Crush the insurgents, woo the population

A U.S. Marine uses his telescopic scope to search for insurgents during a firefight near the main traffic checkpoint in Fallujah in June.Bob Strong / REUTERS

For most of the first year after Saddam’s Hussein’s downfall, the Bush administration played down, or underestimated, the insurgency. By last spring, anti-American groups held sway over a wide swath of Iraqi population centers; attacks on U.S. troops soared in some areas, while others became no-go zones.

Since July, under the command of Gen. George Casey Jr., the White House has formulated a strategy to re-establish control in insurgent areas — one expected to be pursued by President Bush if he is re-elected.

The dress rehearsal was the two-day assault on Samarra, about 100 miles north of Baghdad in early October. After a negotiated deal to allow American troops into the city unraveled, some 5,000 U.S. and Iraqi troops, backed by helicopters and heavy artillery, launched one of the biggest offensives in 18 months, killing dozens of rebel fighters, and then installed a new city government and security force. Afterward, reconstruction funds poured into Samarra, with $2 million made immediately available.

There are a dozen or so other key cities that could come under assault in the coming months in the effort to create a stable environment for elections, scheduled for January. Next on the hit list is almost certainly Fallujah, to the west of Baghdad, where air strikes are under way.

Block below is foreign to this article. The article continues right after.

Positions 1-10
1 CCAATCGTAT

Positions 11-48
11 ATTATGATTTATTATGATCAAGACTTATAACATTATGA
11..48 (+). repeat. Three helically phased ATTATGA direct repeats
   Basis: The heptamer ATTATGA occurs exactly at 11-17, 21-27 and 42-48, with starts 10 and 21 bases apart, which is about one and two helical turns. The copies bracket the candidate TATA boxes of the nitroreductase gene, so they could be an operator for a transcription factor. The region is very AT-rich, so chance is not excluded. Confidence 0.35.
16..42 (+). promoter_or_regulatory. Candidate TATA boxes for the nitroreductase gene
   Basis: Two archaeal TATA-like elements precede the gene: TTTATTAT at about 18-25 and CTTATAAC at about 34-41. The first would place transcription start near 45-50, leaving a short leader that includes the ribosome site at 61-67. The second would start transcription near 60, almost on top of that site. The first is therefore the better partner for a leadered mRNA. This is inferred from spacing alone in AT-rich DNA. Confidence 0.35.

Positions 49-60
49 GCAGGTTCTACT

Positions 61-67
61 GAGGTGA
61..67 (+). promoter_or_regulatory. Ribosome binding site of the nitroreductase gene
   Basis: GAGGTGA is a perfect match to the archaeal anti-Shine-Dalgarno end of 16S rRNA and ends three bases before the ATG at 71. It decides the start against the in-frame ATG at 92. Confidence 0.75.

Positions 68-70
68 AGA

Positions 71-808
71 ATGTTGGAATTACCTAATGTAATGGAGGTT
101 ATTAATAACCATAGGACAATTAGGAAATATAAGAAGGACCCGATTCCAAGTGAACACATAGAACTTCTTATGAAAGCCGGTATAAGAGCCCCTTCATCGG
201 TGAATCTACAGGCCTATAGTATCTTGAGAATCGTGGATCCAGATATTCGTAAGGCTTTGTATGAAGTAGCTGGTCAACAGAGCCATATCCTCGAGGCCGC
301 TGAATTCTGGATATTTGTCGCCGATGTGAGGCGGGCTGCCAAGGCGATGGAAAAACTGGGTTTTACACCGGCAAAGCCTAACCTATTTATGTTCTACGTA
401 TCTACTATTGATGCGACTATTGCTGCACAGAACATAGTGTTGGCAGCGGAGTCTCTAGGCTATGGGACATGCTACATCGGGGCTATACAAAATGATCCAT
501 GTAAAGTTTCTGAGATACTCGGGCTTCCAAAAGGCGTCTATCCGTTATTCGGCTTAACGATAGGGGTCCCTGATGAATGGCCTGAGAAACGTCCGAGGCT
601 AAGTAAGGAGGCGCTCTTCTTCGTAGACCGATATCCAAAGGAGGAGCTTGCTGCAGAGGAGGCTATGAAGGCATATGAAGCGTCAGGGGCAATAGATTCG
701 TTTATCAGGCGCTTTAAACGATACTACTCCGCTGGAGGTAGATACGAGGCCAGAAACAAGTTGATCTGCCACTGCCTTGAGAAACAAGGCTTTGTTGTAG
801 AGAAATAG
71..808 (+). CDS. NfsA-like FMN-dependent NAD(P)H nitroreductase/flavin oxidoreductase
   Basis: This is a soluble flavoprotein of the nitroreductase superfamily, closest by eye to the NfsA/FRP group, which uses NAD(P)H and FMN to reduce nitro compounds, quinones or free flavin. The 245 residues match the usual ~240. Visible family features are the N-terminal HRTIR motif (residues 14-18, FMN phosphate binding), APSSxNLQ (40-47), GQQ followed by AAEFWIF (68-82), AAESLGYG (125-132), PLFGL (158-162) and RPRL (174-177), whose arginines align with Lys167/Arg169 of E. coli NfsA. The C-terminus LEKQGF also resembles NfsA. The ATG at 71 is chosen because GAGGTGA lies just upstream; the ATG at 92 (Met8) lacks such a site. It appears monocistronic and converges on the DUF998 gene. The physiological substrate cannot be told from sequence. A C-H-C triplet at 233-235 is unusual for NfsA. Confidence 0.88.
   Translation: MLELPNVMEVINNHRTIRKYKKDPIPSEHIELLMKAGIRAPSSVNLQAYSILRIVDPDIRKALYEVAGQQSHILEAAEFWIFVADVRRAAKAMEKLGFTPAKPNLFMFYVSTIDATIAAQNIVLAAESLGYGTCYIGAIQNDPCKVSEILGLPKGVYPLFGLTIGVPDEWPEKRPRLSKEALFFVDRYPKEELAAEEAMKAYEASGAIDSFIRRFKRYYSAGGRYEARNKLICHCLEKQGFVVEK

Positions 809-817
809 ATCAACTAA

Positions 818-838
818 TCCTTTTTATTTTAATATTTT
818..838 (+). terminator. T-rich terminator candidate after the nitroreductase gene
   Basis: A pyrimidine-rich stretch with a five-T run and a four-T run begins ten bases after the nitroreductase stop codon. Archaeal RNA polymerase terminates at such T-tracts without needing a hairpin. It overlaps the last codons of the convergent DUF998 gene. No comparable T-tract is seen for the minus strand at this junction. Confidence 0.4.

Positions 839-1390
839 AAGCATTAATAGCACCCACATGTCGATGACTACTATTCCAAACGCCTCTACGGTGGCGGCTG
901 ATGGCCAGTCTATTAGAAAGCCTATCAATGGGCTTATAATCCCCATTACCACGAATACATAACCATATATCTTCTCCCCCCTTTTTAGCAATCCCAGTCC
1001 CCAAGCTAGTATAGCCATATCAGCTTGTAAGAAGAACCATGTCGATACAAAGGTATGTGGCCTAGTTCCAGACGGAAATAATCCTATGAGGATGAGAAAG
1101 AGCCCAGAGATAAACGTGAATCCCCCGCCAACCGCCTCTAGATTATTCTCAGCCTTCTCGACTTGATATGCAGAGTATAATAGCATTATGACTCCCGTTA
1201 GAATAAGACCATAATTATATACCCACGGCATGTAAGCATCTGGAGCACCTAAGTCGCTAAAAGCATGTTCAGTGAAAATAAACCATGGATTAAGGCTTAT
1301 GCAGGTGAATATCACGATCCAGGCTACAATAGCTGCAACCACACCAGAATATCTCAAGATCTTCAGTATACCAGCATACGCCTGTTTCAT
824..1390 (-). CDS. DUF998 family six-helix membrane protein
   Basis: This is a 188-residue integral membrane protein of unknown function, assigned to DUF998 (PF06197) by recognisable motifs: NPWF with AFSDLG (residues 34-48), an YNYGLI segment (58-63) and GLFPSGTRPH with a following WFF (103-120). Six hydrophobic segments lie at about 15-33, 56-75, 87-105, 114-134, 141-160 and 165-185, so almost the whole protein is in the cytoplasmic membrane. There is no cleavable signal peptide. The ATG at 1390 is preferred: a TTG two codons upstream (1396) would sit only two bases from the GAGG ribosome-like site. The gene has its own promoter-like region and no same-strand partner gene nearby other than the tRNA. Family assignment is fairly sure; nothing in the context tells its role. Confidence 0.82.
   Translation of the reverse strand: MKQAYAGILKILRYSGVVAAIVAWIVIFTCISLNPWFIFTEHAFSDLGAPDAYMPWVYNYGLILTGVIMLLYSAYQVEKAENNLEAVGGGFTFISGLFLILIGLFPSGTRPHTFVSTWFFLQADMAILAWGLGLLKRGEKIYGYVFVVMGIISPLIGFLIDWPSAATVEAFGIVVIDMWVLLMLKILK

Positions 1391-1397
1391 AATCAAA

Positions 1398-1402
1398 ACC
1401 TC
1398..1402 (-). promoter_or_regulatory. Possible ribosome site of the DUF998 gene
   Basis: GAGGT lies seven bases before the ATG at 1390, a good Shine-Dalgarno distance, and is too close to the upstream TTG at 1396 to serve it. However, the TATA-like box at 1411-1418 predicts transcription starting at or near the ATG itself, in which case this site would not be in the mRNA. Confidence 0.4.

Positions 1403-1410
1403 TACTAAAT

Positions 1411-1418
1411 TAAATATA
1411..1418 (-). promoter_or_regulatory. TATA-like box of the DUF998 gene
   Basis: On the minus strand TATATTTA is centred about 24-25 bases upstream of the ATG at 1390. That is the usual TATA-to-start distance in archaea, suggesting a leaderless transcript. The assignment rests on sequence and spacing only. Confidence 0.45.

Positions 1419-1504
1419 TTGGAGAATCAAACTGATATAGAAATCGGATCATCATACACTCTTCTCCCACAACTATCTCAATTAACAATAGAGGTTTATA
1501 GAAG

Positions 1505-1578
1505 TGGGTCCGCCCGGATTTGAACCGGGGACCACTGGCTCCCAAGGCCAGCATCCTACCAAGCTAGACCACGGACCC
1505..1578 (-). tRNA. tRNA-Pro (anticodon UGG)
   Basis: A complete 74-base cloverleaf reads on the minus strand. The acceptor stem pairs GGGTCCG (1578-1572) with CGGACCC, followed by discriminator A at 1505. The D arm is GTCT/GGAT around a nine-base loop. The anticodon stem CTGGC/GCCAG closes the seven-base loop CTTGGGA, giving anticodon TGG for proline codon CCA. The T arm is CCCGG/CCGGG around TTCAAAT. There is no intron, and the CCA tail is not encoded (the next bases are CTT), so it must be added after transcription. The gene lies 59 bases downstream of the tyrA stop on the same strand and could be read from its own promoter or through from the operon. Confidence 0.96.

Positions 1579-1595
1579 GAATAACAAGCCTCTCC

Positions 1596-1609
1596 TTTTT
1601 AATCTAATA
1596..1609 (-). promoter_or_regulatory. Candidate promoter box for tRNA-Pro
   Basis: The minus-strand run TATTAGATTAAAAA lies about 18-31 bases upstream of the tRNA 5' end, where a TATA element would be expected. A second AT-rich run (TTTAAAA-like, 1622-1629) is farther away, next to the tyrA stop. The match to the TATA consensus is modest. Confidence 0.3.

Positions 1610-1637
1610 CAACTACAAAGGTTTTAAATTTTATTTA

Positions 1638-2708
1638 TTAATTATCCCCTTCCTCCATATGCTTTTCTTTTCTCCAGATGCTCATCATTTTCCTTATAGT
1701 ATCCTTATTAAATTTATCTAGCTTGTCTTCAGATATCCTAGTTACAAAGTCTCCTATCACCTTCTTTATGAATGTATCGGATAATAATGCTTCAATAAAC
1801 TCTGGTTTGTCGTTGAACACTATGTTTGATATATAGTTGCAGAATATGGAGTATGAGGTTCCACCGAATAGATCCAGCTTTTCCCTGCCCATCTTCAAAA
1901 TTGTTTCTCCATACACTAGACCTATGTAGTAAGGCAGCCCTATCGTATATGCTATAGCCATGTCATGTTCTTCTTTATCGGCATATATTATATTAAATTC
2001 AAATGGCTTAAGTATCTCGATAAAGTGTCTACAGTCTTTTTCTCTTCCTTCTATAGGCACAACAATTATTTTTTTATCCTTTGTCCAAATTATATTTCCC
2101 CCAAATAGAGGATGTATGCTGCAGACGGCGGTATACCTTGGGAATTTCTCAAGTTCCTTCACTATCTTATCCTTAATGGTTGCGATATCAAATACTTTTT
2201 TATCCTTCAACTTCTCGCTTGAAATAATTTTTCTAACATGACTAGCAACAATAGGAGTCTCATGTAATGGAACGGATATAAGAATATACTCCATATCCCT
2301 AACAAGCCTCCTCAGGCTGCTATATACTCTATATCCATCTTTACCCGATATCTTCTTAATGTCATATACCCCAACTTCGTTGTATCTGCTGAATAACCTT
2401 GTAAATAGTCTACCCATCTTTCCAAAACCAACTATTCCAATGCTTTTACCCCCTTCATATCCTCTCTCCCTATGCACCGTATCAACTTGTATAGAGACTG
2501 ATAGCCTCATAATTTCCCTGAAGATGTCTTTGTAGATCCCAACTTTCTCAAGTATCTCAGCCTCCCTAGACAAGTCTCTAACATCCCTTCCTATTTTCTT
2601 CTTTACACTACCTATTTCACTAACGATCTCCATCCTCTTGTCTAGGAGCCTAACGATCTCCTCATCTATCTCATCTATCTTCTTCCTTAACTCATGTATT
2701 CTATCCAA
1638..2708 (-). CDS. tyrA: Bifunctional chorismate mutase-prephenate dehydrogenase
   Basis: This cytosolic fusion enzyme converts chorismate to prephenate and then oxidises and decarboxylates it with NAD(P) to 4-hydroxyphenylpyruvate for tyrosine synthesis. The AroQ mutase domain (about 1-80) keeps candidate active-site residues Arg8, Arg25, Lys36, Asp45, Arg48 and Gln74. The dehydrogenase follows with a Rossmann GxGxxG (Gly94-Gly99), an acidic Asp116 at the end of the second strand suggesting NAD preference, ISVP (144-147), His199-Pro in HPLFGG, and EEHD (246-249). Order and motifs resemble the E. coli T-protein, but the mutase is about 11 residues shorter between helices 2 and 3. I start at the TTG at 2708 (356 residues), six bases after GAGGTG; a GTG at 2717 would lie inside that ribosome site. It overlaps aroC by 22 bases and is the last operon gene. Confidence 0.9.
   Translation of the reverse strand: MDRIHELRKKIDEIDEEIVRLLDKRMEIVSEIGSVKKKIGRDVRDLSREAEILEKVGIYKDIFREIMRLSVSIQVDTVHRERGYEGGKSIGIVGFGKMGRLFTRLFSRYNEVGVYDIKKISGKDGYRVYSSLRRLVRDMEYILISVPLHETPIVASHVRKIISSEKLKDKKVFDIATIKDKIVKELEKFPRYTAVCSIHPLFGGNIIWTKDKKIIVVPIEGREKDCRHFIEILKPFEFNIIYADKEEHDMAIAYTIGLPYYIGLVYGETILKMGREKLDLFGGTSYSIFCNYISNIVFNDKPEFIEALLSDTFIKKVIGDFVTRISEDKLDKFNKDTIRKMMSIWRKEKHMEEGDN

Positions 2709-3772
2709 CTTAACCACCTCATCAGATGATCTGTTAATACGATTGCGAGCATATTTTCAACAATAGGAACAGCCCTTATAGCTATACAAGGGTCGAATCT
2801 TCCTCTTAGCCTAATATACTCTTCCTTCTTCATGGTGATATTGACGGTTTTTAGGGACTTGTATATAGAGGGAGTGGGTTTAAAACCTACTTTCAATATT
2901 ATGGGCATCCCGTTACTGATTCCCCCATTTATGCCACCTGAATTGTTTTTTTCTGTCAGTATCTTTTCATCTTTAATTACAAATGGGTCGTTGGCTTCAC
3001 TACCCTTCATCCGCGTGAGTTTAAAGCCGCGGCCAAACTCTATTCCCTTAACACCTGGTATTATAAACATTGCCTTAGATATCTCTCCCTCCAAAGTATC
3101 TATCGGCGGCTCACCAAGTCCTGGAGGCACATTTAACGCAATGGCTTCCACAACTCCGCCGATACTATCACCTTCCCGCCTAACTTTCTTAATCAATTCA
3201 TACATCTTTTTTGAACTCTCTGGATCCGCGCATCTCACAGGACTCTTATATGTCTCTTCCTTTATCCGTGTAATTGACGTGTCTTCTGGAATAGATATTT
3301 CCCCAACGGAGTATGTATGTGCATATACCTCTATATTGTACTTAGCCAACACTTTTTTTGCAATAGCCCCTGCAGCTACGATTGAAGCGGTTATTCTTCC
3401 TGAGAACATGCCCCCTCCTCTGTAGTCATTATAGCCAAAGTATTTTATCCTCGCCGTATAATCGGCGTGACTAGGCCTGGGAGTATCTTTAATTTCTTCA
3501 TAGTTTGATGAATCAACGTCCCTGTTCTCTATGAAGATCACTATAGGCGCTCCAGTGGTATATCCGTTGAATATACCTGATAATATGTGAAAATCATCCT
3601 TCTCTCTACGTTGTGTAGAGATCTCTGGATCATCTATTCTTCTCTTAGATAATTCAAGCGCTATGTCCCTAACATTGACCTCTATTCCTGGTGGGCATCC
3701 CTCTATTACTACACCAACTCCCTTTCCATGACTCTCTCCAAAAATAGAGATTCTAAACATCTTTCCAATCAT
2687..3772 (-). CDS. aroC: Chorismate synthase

A hard-ball approach is essential, argues Allard, to reduce concentrations of insurgents, and make the critical population centers safe for voting. “You give (the insurgents) a chance to work with you. If they won’t, you kill them,” he says. “That is the classic, quintessential offer they can not refuse.”

It’s a high-stakes gamble. In Samarra, the insurgency has been quelled for now, but the assault left the city traumatized and angry about civilian casualties. The calculation is that the trauma will quickly be offset by a public relations coup, so that insurgents cannot regain ground among the locals.

“The problem with the current approach ... is that it assumes that there is something tactically that we can do on the ground that is going to dry up the counterinsurgency,” says Bill Arkin, a military strategist and former Army intelligence analyst. But, he says, “there is an endless supply of 18-year-olds with guns in Iraq only too happy to risk their lives to kill the occupiers. The swamp has an endless supply of water.”

Democratic presidential candidate John Kerry has said his plan for Iraq focuses mainly on measures that could help take the steam out of Iraq’s insurgency.

Kerry said convincing Iraqis and the region that the United States doesn’t have long-term designs on Iraq is a “critical component of success in Iraq” — indicating that he will set a timetable for withdrawal of forces.

He has stressed faster reconstruction, getting more locals involved in rebuilding projects, accelerating training of Iraqi security and lobbying the international community for security to bolster elections.

Kerry, not surprisingly, has not disclosed a military strategy, though he has ruled out a rapid withdrawal that could open Iraq to civil war. But as commander in chief he, too, is faced with the problem of how much force to use to maintain order long enough to advance his other objectives.